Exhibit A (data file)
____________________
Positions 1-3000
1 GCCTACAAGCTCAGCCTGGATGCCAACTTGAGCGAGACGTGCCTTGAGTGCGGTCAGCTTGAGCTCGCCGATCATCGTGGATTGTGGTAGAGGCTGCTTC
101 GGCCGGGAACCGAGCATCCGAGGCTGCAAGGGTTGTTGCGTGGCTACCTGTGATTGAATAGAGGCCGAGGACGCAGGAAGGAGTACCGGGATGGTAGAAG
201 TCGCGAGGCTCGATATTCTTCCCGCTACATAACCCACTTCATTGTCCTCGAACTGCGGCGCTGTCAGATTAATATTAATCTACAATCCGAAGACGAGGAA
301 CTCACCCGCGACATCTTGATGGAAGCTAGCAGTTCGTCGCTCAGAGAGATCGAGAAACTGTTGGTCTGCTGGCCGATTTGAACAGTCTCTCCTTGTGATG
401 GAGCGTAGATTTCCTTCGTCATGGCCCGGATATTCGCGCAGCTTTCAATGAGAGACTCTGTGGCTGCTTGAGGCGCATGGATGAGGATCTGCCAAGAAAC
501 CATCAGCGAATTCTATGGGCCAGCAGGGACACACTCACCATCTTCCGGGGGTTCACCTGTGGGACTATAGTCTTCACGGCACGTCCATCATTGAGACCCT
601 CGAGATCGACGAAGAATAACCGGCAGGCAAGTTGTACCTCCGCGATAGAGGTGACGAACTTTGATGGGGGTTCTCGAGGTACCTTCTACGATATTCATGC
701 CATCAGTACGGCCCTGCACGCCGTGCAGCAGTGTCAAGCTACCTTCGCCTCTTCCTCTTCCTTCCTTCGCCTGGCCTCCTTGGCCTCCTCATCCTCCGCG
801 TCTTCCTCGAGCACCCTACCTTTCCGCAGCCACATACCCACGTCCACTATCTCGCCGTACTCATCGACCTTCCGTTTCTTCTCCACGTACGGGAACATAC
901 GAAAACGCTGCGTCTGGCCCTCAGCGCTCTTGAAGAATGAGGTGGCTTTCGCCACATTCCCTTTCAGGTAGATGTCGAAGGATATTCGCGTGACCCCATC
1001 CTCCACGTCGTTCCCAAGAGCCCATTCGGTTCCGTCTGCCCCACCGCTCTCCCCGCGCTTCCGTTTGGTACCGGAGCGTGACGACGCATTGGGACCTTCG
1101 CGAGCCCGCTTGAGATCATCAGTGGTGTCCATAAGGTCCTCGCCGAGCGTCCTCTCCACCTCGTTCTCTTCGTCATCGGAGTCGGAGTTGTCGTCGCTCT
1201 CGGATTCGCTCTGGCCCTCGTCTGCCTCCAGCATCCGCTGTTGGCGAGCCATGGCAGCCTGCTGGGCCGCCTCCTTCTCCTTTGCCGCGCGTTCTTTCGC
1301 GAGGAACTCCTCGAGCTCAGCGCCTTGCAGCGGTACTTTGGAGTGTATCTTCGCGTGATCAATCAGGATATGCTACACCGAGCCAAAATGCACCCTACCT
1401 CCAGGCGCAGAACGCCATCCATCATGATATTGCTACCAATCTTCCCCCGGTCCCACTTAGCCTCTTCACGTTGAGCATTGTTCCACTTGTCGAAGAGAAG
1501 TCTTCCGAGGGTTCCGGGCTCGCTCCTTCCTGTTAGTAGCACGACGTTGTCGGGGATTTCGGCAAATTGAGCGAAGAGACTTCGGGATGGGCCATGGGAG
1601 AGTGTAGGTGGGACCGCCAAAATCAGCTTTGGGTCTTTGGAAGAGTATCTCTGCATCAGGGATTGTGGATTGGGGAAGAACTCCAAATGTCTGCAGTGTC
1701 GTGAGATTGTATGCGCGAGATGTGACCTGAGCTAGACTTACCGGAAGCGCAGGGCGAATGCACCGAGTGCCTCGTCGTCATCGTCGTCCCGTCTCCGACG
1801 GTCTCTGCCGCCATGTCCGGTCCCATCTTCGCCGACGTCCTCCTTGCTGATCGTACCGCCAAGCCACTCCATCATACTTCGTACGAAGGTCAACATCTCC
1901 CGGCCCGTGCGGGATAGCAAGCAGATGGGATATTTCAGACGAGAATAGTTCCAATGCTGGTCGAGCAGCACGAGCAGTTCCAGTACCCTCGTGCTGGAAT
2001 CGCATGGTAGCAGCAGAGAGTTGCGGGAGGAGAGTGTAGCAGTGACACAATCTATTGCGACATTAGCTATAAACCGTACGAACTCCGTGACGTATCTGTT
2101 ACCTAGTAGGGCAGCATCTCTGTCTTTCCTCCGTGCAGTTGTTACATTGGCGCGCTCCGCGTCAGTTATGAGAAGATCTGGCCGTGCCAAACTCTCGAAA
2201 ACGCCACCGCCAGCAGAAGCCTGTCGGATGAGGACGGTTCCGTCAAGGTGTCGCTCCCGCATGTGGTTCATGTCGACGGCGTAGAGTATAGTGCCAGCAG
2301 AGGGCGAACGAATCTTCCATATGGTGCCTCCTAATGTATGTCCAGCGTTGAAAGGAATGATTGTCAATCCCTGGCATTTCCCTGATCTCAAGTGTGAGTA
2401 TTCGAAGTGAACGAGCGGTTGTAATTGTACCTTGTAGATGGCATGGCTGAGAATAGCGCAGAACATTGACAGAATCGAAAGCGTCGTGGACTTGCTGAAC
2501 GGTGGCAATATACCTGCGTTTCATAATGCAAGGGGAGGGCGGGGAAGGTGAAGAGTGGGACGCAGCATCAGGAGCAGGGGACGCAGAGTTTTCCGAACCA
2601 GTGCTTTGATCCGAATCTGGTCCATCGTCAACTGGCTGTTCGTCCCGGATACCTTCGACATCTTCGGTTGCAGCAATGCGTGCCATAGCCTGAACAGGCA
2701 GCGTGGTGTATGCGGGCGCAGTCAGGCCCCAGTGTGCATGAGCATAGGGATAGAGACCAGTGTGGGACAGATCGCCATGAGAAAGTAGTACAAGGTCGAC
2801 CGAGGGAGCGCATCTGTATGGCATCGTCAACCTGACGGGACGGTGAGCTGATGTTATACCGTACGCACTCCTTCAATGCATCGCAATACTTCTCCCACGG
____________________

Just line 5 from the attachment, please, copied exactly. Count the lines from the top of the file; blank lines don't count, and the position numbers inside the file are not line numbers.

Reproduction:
301 CTCACCCGCGACATCTTGATGGAAGCTAGCAGTTCGTCGCTCAGAGAGATCGAGAAACTGTTGGTCTGCTGGCCGATTTGAACAGTCTCTCCTTGTGATG